Every December brings anxieties about Congress finishing its work in time to avert a government shutdown. Christmas cheer is overshadowed by partisan finger pointing; lawmakers have months to come to an agreement on spending priorities and policy riders, but don't.
Before they headed home this past weekend, many rank-and-file lawmakers paused to consider why they find themselves in a deadline rush every December and whether it will ever be different. Speaker Paul D. Ryan caught people by surprise when he said the day before the government's funding expired that Dec. 11 was an "arbitrary" goalpost.
"Look," the Wisconsin Republican said at his weekly news conference. "Deadlines come and deadlines go. We want to make sure that we get it right."
Ryan Defends Short-Term CR
Congress bought some time on Dec. 11 when it passing a five-day continuing resolution to keep federal operations afloat. However, Ryan's comments marked the first time in recent memory a top House Republican publicly shrugged at the reality that negotiations had gone that far down to the wire.
One reporter questioned whether Ryan's attitude was one of "nonchalance." But the new speaker wasn't saying anything most people in the Capitol didn't already know.
In the House, rank-and-file lawmakers passed the short-term CR by voice vote on Dec. 11 and shortly thereafter headed home for the weekend, leaving senior negotiators and their staff to finish the year-end omnibus appropriations talks.
Rolling spending measures into one massive package, or "omnibus," has likely exacerbated the end-of-the-year crunch. "Since 2001, only about a quarter of those appropriations bills have been handled as stand-alone measures," explained Molly Reynolds, a fellow in governance studies at the Brookings Institution. The 12th month of every year is a time for heartburn, headaches and hand wringing — and then everything works out, or at least enough so that members can go home before Christmas.
"There's a lot at stake," said Rep. Mario Diaz-Balart, R-Fla., the chairman of the Transportation-Housing and Urban Development Appropriations Subcommittee. "We’re moving forward and then [Minority Leader] Nancy Pelosi stopped it, stop talking. Because she wants more leverage. And her leverage is time, to force it so that there’s no time and you're on the verge of a shutdown and everything else and she thinks she has more leverage.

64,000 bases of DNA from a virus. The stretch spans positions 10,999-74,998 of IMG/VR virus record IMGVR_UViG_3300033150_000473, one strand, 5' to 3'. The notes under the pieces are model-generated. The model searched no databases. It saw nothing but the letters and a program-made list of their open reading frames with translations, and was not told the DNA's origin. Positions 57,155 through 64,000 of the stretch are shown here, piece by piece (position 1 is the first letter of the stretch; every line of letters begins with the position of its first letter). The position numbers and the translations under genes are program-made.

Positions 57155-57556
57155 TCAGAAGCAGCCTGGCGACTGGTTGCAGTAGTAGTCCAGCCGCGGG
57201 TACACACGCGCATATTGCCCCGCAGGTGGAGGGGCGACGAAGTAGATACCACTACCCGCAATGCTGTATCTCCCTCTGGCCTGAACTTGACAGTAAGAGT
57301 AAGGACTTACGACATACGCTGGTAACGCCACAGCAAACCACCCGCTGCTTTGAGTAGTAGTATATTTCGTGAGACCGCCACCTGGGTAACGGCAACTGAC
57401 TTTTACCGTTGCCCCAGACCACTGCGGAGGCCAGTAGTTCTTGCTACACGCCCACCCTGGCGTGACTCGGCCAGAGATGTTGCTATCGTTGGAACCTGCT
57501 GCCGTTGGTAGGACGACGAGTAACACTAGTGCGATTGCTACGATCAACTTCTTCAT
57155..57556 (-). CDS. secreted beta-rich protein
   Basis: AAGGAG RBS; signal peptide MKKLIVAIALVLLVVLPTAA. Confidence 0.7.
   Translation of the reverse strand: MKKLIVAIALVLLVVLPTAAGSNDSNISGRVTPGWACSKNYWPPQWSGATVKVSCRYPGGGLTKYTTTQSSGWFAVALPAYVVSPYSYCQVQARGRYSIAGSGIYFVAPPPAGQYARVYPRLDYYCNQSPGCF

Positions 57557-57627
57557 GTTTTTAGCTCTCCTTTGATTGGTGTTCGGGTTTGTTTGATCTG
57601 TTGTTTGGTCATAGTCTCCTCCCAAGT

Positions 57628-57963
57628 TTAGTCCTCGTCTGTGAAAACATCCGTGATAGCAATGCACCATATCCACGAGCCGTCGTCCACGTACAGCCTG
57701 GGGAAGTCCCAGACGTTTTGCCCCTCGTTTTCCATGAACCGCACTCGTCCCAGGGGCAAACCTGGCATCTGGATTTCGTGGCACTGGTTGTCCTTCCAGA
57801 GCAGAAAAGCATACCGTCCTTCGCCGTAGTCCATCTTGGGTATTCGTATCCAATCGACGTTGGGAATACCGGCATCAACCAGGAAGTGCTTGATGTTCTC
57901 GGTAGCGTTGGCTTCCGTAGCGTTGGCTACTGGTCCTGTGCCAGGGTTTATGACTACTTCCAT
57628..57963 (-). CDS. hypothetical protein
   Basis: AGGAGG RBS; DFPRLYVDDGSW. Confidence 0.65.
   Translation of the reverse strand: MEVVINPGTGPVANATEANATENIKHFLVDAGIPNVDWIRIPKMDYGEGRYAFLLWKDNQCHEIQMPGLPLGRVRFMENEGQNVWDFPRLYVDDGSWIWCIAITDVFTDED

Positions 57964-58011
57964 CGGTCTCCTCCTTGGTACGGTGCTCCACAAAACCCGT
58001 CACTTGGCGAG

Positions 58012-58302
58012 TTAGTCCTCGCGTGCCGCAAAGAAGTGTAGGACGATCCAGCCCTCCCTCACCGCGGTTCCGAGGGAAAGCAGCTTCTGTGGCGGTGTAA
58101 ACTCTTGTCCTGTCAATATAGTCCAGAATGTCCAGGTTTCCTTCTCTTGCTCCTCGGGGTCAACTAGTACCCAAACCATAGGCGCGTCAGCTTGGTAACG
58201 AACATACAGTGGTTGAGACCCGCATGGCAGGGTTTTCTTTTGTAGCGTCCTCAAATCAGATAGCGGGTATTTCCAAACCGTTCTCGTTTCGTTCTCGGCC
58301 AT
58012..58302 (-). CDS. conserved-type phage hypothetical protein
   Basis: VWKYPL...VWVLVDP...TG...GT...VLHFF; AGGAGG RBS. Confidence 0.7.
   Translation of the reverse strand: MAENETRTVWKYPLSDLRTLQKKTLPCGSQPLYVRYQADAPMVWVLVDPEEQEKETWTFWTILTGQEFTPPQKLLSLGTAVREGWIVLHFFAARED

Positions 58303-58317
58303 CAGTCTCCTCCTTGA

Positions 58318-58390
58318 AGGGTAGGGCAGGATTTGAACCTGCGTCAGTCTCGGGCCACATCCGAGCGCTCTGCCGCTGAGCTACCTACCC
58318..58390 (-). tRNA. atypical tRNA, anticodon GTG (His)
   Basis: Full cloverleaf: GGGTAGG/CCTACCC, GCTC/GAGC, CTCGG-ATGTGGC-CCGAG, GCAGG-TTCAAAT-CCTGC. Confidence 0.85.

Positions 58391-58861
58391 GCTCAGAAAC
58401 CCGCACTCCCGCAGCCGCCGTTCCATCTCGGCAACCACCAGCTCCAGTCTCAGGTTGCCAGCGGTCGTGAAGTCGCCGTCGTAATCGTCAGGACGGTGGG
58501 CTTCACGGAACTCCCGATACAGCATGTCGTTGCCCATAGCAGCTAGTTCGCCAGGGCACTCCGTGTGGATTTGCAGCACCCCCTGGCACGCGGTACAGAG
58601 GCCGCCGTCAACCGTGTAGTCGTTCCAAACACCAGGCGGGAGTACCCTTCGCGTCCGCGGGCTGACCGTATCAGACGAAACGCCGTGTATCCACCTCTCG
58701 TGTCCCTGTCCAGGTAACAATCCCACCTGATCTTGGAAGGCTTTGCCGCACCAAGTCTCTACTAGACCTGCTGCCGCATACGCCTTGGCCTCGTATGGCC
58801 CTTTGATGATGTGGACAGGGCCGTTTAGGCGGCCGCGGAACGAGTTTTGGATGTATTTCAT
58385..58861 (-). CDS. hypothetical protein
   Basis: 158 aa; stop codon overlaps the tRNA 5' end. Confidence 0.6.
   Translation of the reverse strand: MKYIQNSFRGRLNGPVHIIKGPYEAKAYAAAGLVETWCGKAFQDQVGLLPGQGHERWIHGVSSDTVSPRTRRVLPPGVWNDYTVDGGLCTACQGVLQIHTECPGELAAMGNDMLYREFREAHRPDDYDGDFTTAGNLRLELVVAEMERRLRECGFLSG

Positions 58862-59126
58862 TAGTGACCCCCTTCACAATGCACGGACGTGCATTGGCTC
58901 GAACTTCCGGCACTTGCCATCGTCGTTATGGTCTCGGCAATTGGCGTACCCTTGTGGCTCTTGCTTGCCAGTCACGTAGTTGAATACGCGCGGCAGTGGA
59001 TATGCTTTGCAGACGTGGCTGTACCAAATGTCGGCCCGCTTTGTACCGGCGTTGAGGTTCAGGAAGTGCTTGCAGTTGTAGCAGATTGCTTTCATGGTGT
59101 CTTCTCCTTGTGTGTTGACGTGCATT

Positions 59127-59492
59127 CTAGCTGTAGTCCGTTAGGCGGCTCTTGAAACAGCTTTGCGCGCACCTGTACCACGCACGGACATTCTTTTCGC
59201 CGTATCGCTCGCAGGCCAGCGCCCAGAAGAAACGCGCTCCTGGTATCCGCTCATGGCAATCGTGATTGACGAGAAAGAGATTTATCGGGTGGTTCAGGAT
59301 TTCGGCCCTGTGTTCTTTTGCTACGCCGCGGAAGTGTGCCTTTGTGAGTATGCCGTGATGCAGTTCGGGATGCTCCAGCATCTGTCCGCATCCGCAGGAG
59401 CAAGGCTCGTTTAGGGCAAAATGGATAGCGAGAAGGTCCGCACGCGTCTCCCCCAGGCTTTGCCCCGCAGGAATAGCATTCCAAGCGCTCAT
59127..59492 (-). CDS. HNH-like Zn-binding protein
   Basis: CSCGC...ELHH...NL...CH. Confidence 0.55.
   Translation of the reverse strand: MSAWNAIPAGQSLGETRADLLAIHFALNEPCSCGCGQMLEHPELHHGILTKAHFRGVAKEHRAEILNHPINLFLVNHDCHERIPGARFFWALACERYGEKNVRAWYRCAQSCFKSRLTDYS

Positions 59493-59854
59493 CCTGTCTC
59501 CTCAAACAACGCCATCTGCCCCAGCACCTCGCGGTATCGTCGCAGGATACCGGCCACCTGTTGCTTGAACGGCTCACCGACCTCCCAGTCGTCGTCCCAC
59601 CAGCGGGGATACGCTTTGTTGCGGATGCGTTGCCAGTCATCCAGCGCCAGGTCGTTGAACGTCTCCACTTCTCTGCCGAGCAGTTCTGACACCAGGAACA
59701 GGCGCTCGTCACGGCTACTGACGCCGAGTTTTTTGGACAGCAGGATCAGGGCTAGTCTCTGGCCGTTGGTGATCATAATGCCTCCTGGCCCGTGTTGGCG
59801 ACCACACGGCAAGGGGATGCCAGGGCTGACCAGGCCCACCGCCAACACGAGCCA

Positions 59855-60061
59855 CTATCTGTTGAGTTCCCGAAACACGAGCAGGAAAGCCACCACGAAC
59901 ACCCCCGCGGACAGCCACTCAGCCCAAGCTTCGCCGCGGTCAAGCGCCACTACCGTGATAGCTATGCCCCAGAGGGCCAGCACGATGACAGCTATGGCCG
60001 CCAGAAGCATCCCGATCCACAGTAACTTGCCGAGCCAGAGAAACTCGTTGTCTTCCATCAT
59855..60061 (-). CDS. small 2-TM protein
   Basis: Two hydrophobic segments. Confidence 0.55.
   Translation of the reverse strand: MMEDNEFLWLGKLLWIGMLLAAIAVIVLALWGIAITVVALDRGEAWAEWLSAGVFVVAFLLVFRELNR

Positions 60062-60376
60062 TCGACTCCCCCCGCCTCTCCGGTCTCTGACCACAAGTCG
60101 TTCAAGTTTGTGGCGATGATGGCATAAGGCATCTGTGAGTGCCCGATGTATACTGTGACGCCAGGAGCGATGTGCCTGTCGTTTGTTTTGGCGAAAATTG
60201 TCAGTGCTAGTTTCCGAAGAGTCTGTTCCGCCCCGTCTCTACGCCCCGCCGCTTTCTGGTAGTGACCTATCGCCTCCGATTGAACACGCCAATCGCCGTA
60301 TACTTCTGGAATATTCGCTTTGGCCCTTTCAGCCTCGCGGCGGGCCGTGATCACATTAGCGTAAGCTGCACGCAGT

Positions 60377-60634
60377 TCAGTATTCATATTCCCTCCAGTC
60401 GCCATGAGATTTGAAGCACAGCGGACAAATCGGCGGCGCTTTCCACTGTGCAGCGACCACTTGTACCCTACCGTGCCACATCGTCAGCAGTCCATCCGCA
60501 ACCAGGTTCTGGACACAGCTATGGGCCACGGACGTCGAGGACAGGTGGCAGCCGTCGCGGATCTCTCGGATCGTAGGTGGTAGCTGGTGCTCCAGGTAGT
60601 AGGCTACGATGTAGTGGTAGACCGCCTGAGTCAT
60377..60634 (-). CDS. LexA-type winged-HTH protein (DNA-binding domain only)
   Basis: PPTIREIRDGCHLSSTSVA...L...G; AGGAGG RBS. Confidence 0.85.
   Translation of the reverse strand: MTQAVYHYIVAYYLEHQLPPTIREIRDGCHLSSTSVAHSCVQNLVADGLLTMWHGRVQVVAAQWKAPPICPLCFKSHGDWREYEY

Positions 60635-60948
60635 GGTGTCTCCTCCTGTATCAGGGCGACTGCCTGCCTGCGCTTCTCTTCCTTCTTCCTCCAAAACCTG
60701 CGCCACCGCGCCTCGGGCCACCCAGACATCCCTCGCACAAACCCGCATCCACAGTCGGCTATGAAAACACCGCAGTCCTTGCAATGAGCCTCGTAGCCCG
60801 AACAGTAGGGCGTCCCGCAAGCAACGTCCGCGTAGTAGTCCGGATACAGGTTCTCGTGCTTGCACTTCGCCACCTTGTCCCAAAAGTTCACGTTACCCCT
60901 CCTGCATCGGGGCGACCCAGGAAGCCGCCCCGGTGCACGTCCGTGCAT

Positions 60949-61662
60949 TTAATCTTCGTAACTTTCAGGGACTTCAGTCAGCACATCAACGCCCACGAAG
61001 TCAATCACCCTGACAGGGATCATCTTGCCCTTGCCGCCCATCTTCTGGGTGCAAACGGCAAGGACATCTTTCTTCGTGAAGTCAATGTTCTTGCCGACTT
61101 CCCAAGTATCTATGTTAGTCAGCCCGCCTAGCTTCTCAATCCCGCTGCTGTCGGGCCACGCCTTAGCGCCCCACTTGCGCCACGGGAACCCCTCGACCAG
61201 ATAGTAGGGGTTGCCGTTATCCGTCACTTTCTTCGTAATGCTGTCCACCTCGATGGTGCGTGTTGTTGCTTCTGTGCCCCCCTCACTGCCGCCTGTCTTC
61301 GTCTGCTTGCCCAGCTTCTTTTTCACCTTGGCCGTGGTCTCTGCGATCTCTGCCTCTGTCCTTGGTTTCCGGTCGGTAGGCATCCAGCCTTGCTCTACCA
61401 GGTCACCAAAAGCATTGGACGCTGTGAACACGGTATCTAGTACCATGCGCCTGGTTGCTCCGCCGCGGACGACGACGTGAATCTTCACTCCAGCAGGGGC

"Do I blame her? No," he continued. "Do I like it? Absolutely not. I wish she would just roll over, just like she wishes we would roll over."
Zero-sum games are just as much a part of spending spill negotiations as they are a part of talks between athletes and sports teams or between striking laborers and management, said Norman Ornstein, a resident scholar at the American Enterprise Institute and a longtime observer of Congress.
"It's not just procrastination," he said. "Everybody believes that in the end, you've got more leverage. And of course, it’s not necessarily the case that both sides have more leverage ... it's the perception." What makes it worse in Congress, he added, is partisan dysfunction.
But former state legislators laughed off the idea that stalling is a condition unique to Congress.
"When I was in the legislature, I used to say about the budget: 'Think of it as childbirth,'" said House Military Construction-Veterans Affairs Appropriations Subcommittee Chairman Charlie Dent, R-Pa. "'It’s painful. Sometimes you’re a little early, sometimes you’re a little late, sometimes you’re on time. Sometimes there’s a breach.'"
Democrats, too, feel that running out the clock has been a consistent part of legislating.
“Oh, I mean, I was in the state legislature 30 years ago, and we operated like that," 13-term Rep. Collin C. Peterson, D-Minn., said. Some Republicans, though, think the process is going to change with new leadership.
"I think this is going to be the last year for a while that this is going to happen," said Wyoming Republican Cynthia M. Lummis, the sole female member of the House Freedom Caucus, who's retiring at the end of this Congress. The end-of-year drama has been a constant feature of Lummis' time in Congress, she said, "up until the day Paul Ryan raised his hand and was sworn in." "And now," she added, "all bets are off on the old culture; the new culture is coming. But it doesn’t happen on a dime, and so we’re in the remnants of the last draws of breath of this aberration of a process." One reason to be hopeful things actually will change, Reynolds said, is that the budget deal passed at the end of October outlined next year's top-line spending levels, which should speed up next year's negotiations.
"At the same time," she cautioned, "next year is an election year, and obviously their attention will be directed elsewhere." In the meantime, Rep. Tony Cárdenas, D-Calif., is capitalizing on the year-end scramble in the partisan messaging wars, recently tweeting a riff on Adele's new hit single.
He wrote: "Hello from the other side/we postponed this 1000 times/I'm sorry/we don't know how to legislate/Republicans made us wait til the last date."
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